Tricky Mouth Rigging

I am having trouble figuring out how to rig a cartoon mouth that I have modeled. Basically the mouth appears on the side of the face like so.

But I can’t figure out how to rig the mouth and have it form certain sounds without having the mesh look too deformed. I’d like it to stay roughly on the same path as the original sphere. But trying to close the mouth or form any kind of movement results in something like this.

I’d say I’m trying to go for something like this, in fact it’s just about the same. Any advice? This has been puzzling me for months and I could use any help I can get.

Try applying this eye rig to the mouth.

1 Like
  1. Add a bone to the center of the sphere if you don’t already have one. We’ll call it boneCenter.

  2. Duplicate all mouth bones, make non-deforming.

  3. Snap cursor to center of sphere. Normalize all duplicate mouth bones to the cursor.

  4. Give duplicate mouth bones a limit distance constraint (surface) targeting boneCenter and a locked track constraint targeting boneCenter (to Z, lock Y).

  5. Parent deforming mouth bones to duplicate mouth bones. Give damped track (defaults) to deforming mouth bones, targeting the next mouth duplicate bone in the chain.

You now have a mouth that’s glued to the surface of the sphere. Adjust the strength of the constraints to keep them less glued if you want.


I understand a bit, but I’m still very confused about this process… would you mind explaining the process a little more please?

Do you mean add those bones with those steps after I have the kind of bones in paticl3s video?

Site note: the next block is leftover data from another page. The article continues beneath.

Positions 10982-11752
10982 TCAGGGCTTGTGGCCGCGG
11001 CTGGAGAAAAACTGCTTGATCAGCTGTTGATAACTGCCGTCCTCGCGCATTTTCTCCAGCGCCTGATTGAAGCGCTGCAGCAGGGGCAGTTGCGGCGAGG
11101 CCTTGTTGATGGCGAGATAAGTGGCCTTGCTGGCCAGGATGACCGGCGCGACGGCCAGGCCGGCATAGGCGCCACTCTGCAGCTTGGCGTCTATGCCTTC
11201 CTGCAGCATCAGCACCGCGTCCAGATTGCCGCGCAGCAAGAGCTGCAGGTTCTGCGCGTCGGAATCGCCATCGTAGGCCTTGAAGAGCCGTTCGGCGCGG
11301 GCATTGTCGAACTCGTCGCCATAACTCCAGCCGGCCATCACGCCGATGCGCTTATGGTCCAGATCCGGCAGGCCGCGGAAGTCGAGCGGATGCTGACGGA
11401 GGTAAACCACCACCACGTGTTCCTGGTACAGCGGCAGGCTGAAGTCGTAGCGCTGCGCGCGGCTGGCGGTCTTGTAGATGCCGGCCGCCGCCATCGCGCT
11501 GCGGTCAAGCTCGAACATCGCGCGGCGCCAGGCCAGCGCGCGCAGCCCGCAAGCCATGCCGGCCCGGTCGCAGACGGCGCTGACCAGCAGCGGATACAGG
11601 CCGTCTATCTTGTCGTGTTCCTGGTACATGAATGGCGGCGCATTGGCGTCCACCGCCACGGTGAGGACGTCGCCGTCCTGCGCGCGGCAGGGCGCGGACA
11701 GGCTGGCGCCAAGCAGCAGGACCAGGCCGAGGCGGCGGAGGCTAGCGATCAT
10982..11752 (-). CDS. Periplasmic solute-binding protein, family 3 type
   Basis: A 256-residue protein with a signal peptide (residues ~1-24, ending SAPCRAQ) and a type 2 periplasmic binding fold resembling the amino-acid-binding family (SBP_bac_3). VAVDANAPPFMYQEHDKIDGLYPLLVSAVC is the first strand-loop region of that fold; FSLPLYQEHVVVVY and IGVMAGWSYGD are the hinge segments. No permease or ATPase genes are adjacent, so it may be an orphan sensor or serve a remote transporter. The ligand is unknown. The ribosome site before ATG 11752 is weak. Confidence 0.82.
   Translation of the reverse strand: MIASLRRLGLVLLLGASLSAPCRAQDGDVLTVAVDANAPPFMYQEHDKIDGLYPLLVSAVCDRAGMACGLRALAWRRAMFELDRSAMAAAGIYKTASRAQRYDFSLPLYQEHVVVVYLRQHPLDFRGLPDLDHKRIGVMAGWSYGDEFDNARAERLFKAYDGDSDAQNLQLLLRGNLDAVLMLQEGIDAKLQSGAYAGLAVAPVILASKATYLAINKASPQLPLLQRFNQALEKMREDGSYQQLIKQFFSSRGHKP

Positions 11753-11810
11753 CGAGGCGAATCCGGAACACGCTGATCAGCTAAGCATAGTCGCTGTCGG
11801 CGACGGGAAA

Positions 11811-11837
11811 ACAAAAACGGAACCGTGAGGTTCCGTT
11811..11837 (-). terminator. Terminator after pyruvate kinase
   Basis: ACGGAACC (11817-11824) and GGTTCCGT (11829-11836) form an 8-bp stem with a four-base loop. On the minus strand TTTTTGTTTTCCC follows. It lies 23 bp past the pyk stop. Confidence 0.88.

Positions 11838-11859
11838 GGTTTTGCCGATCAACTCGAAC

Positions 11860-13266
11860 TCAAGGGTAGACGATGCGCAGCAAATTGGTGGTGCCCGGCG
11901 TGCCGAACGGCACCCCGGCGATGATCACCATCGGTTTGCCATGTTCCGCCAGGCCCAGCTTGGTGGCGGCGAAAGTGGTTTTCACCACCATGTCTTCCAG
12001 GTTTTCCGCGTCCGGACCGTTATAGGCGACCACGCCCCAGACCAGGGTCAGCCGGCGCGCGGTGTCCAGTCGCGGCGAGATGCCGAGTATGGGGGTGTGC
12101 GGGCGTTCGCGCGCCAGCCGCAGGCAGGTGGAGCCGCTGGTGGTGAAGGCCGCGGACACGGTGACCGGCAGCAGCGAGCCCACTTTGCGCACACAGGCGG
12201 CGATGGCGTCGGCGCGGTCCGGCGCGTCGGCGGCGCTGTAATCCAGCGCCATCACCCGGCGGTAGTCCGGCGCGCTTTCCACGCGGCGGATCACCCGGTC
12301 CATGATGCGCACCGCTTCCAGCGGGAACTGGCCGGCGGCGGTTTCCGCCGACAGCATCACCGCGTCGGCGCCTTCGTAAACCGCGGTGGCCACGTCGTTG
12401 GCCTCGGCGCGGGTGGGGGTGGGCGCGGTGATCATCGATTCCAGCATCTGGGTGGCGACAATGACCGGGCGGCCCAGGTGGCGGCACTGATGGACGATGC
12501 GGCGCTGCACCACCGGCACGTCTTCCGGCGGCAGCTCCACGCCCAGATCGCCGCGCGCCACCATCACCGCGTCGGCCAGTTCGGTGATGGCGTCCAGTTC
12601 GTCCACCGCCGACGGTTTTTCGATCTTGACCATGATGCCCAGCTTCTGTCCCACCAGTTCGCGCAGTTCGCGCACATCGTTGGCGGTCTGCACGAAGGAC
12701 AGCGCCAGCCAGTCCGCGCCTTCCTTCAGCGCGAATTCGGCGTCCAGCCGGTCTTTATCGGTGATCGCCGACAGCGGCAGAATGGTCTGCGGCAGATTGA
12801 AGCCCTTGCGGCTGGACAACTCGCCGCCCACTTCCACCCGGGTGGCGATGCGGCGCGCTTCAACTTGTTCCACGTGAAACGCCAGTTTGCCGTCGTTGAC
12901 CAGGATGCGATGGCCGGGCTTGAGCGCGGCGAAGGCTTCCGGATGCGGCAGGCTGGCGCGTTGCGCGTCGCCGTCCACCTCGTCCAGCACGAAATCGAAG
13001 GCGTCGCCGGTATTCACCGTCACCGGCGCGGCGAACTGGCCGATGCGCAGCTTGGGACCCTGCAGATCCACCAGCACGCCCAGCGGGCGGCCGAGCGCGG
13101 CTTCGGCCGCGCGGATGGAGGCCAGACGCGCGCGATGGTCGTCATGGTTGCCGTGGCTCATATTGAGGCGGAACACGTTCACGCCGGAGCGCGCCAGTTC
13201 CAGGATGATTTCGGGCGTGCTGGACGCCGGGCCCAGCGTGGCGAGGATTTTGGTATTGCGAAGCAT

What is a damped track?

How do I set limit constraints?

I am not very adept at rigging, so I thank you for all of your help. :slightly_smiling_face:

I mean that as an alternative.

If you’re not yet familiar with constraints, then it’s worth spending some time learning about them-- as I’ve said, they can make your bones do what you want. Start with the manual. There are plenty of tutorials if you google “blender constraint tutorial.” Or “blender rigging tutorial” for that matter.

Looks like your kind of cartoon mouth is better done with shape keys.

But if you want to use bones, I suggest Bendy Bones. You won’t got back to clunky bone chains after you get the hang of Bendy Bones for face. My “realistic human” face rig is 95% bendy.

For your cartoon head, I suggest this user’s experimental (and fun way) of using Bendy Bones.

Yeah, Shape keys is what I initially tried, so I think I’ll try Bendy Bones.

One more quick question, though, is he using rigify in this tutorial? I’ve seen this type of rigging all over the place and I am not familiar with it.

Okay, I have one more question though, because I’m having a hard time finding answers to it.
How do I “normalize all duplicate mouth bones to the cursor” as you said in #3 earlier in the forum?

Place a cursor. Enter edit mode on your armature. Select a bone. Ctrl-n-> cursor. Calculates roll such that the bone’s +Z axis points at the cursor. Very handy for a lot of constraints, very handy for fingers.

As far as I know Rigify doesn’t use bendy bones. And the tutorial I pointed you to, is the user’s custom rig.

You don’t even need that many Bendy bones to shape a cartoon mouth.

Think of upper mouth and lower mouth as two bendy bone eyebrows as shown in this amazing awesome demo by Pepe School Land